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EXE Password Protector

{rw_text}Giveaway of the day for December 2, 2008 is EXE Password Protector [1].
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{for=”Features as Described” value=”10″}Does everything they claim.
{for=”Ease of Use” value=”10″}One of the most easiest software I have used yet.
{for=”Usefulness” value=”5″}Password protecting just .exe files seems to limit the audience for the program quite a bit.
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The program installs and registers fine (will find the registration information in readme.txt as always). If you has Kaspersky, or some other security software, you may get this warning window (or something similar):


Viruslist.com lists no description [3] for this file. I did not block or delete the file mainly because Kaspersky listed it as “potentially unwanted” instead of “virus” or “spyware”, but the fact that the homepage for this program is www.mykeylogger.com kind of makes me think twice about my decision to allow that file through.

Anyway, this program is very easy to use. There are built in directions on how to password protect a file and how to remove the password protection. It is quick and easy to use – literally point and click. EPP also does not use very much computer resources – ~3 MB on load, and ~8 MB when password protection. CPU usage is literally nonexistant on load, but it goes up to ~10% when password protecting.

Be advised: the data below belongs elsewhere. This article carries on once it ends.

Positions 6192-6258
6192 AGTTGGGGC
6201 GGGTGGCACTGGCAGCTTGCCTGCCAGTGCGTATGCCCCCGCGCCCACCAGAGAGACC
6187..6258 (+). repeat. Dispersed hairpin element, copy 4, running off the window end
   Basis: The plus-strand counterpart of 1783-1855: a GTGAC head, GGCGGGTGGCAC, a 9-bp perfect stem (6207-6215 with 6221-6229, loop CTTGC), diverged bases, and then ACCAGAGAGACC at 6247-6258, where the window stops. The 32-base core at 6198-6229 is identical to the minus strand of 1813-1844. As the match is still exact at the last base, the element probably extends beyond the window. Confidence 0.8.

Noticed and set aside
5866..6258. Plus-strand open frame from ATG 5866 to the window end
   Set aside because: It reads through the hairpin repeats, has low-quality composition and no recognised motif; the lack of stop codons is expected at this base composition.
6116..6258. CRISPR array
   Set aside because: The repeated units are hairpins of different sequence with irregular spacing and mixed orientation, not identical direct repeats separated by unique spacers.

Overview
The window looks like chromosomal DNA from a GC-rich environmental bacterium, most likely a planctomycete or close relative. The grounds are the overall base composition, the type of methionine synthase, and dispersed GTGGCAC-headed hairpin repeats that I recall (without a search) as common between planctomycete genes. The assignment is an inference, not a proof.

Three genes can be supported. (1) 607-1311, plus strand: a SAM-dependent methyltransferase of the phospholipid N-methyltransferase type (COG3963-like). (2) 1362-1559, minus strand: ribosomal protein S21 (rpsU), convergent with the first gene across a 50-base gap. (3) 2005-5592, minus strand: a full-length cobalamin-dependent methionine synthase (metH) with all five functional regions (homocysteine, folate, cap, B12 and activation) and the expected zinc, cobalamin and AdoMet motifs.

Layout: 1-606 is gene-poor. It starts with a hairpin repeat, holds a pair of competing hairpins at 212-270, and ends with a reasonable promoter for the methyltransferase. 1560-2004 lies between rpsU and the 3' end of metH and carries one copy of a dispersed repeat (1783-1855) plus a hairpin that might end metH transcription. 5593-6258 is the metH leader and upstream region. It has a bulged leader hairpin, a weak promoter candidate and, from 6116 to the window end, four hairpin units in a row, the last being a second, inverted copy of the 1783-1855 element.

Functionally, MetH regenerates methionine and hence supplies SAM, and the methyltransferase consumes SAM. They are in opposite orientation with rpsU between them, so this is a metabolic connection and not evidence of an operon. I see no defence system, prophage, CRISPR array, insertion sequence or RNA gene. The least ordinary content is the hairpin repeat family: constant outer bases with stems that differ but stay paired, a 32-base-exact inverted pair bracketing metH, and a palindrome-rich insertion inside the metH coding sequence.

This program is a little bit different then all those other password protection programs, such as AxCrypt, in the sense that you do not need to have this program to ‘decrypt’ the .exe you password protected. You can email your .exe to anyone and all they have to do is enter the correct password to get past the password protection. So in essence, if you password protect an .exe file, it will forever be password protected on any OS until you remove the password protection with this software (or so the developer claims – I do not have all the OSes on hand to test :D).

When you first open the program, you will see this window:


As you can see, the program has a built in step-by-step instruction guide that will guide you through the process of password protecting an .exe file. The program does the same thing for removing password protection from a .exe file – just click the “Unprotect executable” that is located under the banner. Once you think you have a hang of the software, be sure to check “Do not show this message again” or else you will be prompted with this same welcome screen/step-by-step instruction every time you run the software.

There are three features I would like to highlight about this program:

  1. You have the option to create a backup of the file you are password protecting. When you are at the window where you have to choose what file you want to password protect, at the bottom there will be a box you can check that will create a backup of your file (it should be checked by default).
  2. You can ‘test’ your password protection directly from the program after you password protect a file. Just hit “Test” at your finish screen.
  3. The location of the last file you password protected is automatically loaded into the “Unprotect executable” tab.